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By Damian Tamnini

After a series of scandals about Facebook in particular, but also YouTube (Google) and other platforms, governments are now involved in multiple negotiations with powerful internet intermediaries. The danger is that these complex processes will get bogged down and parliaments and the public will be played by the platforms. To ensure the best deal for the public, governments need a clearer overall strategy and coordination, and genuine support of the public.
The platforms have finally been dragged to the table. Facebook’s Mark Zuckerberg was called to testify to the US Senate and the European Parliament. With several ad-hoc inquiries in the UK and the EU on issues such as internet regulation, fake news and hate speech, what happens next in Brussels, Washington, London and other capitals will shape not only the internet but the traditional media for generations. The emerging crisis has occurred because these platforms now play a crucial infrastructure role in most of our lives. They are too important and powerful to ignore.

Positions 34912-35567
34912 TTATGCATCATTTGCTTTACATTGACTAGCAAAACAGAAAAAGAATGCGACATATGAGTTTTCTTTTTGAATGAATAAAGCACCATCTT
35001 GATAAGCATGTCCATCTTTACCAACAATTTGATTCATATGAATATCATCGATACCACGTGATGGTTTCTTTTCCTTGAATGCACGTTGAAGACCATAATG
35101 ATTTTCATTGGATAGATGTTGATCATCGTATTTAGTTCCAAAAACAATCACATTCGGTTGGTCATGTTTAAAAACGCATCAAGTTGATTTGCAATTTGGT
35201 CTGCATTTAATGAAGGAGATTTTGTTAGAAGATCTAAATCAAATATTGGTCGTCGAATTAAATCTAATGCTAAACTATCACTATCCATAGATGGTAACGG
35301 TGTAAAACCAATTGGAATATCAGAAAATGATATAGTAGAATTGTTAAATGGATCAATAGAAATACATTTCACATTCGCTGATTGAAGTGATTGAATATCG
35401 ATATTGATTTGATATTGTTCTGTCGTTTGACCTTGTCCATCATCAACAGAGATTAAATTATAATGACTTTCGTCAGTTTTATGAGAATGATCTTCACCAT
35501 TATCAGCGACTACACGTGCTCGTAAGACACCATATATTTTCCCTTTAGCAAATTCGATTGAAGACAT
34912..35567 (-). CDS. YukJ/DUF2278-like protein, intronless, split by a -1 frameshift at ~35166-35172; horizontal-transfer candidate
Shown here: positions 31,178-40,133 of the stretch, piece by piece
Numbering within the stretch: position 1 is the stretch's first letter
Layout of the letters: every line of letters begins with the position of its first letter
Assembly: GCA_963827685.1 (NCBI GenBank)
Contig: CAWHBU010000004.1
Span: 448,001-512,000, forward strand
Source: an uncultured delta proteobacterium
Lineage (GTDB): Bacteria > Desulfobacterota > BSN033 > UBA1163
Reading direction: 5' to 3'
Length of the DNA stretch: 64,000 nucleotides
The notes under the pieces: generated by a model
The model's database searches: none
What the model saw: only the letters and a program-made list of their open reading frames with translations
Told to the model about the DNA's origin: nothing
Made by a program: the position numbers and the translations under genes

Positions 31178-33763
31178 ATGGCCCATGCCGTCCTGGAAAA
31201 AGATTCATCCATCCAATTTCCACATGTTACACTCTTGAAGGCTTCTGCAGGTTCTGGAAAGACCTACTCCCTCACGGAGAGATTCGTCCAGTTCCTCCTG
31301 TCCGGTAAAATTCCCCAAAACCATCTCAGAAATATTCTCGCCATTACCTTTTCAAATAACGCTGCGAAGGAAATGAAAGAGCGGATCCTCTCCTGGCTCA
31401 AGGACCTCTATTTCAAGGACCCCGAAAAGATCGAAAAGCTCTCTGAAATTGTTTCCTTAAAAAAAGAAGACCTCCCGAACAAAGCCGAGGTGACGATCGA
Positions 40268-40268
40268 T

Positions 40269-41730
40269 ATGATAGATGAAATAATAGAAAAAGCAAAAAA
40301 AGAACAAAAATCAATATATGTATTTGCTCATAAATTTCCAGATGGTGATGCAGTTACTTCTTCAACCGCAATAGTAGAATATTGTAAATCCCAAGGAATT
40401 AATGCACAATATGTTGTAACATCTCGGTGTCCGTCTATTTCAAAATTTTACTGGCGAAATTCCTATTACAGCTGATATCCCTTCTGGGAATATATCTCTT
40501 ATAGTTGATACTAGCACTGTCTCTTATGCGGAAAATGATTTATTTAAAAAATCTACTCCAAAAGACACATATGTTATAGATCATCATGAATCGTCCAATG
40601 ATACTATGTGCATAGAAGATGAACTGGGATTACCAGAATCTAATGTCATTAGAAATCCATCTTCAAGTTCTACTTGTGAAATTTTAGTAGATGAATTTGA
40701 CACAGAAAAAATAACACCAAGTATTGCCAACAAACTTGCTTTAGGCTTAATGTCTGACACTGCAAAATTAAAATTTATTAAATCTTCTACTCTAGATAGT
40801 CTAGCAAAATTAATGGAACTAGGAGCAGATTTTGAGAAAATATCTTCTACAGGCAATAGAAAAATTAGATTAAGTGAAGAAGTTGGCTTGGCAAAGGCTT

DAMIAN TAMBINI says the first step in reining in platform power is to set up independent, cross-party, civil society commissions supported by governments

Intermedia Issue:
Volume 46, Issue 03
Issue Date:
October 2018
Damian Tambini (Dr) Damian Tambini (Dr) Associate Professor, Research Director and Programme Director, Department of Media and Communications, LSE

Volume 46, Issue 03 Features

EDITORIAL 13.10.2018 Marc Beishon
SYDNEY SESSIONS 13.10.2018 Cristina Murroni
ROAD TO THE DIGITAL ECONOMY 13.10.2018 Juan Manuel Wilches
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